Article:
_{3}). It indicates LSTM takes obvious advantage with the increase of lead-time. Its advantage is mainly reflected in the flood events, which are simulated relatively well at short lead-times, and the flood events, which are simulated relatively poorly at long lead-times. Figure 13 illustrates the simulated peak discharges of LSTM have more compact RPE distribution at each lead-time. Both Figure 12 and Figure 13 indicate LSTM outperforms Simple RNN in discharge simulations, especially in the simulation of flood process at relatively long lead-times. LSTM indeed demonstrates its powerful ability for processing multi-step time-series discharge simulations due to its special gates structure.

#### 4.3. Model Architecture Evaluations

_{1}, Q

_{2}and Q

_{3}and lower whisker of NSE than that of architecture 1. At 1–3-h lead-time, the advantages of architecture 2 are especially obvious. For RPE distribution in Figure 15, architecture 2 also has a distinct advantage at 1, 2-h lead-time. As the lead-time increases, the difference in RPE distribution between architecture 1 and 2 gets smaller. Both Figure 14 and Figure 15 indicate that Architecture 2 has absolute superiority in simulating peak discharge at 1-h lead-time and flood process at all lead-times, because a shorter distance between Q1 and Q3 means the quartile data are bunched together.

**c**, and hidden state,

**h**, to Recurrent layers and improves the simulation accuracy of both flood hydrograph and peak. As the lead-time increases, the difference of simulated discharges between two architectures decreases due to the similar architecture at long lead-time (see Figure 4 and Figure 5). In brief, the multi-step time-series forecasting models could obtain better performance by inputting the discharge feature and rainfall features separately. It suggests that the ML model might be improved by combining the expertise of hydrology.

#### 4.4. Uncertainty Source Quantification

^{3}/s), an intermediate range (75–95%, 47.3–189.4 m

^{3}/s) and a high range (95–99.9%, 189.4–333.5 m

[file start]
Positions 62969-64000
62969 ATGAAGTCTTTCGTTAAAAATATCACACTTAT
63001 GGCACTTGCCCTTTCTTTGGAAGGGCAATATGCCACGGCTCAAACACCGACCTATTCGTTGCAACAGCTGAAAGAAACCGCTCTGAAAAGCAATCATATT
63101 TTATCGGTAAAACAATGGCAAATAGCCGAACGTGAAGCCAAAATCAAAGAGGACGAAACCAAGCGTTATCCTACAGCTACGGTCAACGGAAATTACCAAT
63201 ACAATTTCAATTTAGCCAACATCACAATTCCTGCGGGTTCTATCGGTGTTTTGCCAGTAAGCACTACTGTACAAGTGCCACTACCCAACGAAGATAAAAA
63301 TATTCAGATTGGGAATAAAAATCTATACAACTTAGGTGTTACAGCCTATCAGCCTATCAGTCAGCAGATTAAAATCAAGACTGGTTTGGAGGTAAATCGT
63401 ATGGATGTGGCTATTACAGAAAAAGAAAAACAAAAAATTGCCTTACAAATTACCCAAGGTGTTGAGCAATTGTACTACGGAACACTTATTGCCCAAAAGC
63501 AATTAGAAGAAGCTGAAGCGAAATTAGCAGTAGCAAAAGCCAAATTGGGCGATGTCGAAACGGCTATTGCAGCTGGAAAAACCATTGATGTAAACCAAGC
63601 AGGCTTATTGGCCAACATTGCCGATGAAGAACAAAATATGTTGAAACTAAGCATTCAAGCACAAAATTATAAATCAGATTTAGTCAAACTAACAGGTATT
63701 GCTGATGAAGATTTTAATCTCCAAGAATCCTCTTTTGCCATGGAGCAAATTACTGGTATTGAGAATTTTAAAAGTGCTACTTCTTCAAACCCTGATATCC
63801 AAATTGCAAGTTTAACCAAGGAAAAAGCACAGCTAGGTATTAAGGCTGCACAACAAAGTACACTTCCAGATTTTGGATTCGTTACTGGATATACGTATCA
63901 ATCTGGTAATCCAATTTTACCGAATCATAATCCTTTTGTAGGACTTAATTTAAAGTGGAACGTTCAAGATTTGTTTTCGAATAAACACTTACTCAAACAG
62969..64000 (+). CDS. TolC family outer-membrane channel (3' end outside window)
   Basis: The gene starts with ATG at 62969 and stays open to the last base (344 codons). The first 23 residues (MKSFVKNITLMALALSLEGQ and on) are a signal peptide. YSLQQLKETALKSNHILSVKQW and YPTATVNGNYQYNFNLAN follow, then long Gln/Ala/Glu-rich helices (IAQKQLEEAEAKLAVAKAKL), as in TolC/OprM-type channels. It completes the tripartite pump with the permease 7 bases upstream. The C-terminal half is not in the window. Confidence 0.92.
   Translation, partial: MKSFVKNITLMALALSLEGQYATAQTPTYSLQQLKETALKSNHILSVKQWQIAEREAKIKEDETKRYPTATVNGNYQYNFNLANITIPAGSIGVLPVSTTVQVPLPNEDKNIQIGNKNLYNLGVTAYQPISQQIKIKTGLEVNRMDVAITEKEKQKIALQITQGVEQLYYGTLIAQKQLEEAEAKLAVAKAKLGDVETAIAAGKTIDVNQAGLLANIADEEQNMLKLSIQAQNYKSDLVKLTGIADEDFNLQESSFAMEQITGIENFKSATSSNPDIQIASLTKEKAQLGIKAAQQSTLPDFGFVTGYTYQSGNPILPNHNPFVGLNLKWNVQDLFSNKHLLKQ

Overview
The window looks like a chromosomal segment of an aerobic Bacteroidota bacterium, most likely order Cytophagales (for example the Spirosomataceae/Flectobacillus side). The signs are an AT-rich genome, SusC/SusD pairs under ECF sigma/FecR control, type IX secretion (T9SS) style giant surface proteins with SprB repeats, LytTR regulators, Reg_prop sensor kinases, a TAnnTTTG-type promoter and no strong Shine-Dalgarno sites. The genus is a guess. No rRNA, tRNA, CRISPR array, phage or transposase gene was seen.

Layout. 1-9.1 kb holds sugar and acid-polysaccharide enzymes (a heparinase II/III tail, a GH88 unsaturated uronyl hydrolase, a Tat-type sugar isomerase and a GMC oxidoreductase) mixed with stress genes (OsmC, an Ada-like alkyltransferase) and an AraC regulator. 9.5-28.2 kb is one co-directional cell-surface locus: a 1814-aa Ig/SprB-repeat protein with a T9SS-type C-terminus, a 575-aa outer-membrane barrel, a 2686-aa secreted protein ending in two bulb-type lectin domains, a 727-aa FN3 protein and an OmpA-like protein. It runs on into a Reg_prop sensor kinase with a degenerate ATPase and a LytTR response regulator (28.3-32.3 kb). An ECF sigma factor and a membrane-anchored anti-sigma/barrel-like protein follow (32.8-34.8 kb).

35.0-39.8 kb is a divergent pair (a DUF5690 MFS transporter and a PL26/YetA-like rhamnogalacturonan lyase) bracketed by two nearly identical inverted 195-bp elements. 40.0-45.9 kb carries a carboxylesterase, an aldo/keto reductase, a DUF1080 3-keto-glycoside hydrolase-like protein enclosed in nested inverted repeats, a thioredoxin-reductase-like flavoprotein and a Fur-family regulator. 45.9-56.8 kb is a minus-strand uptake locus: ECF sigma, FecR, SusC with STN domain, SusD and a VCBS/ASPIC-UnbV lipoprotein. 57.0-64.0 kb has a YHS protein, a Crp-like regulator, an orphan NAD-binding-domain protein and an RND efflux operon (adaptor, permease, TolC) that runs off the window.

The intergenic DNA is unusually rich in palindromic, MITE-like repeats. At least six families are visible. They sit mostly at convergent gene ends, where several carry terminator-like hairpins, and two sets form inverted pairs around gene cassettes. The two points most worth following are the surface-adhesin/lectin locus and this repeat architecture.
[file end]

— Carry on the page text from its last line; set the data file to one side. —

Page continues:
^{3}/s).

## 5. Conclusions

## Author Contributions

## Funding

## Acknowledgments

## Conflicts of Interest

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**Figure 1.**Diagrammatic flowchart of the proposed framework for uncertainty quantification in Machine Learning (ML) modeling for multi-step time-series forecasting.

**Figure 10.**Nash–Sutcliffe coefficient of efficiency (NSE) for different sample sets at 1–10-h lead-time.

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**MDPI and ACS Style**

Song, T.; Ding, W.; Liu, H.; Wu, J.; Zhou, H.; Chu, J.
Uncertainty Quantification in Machine Learning Modeling for Multi-Step Time Series Forecasting: Example of Recurrent Neural Networks in Discharge Simulations. *Water* **2020**, *12*, 912.
https://doi.org/10.3390/w12030912

**AMA Style**

Song T, Ding W, Liu H, Wu J, Zhou H, Chu J.
Uncertainty Quantification in Machine Learning Modeling for Multi-Step Time Series Forecasting: Example of Recurrent Neural Networks in Discharge Simulations. *Water*. 2020; 12(3):912.
https://doi.org/10.3390/w12030912

**Chicago/Turabian Style**

Song, Tianyu, Wei Ding, Haixing Liu, Jian Wu, Huicheng Zhou, and Jinggang Chu.
2020. "Uncertainty Quantification in Machine Learning Modeling for Multi-Step Time Series Forecasting: Example of Recurrent Neural Networks in Discharge Simulations" *Water* 12, no. 3: 912.
https://doi.org/10.3390/w12030912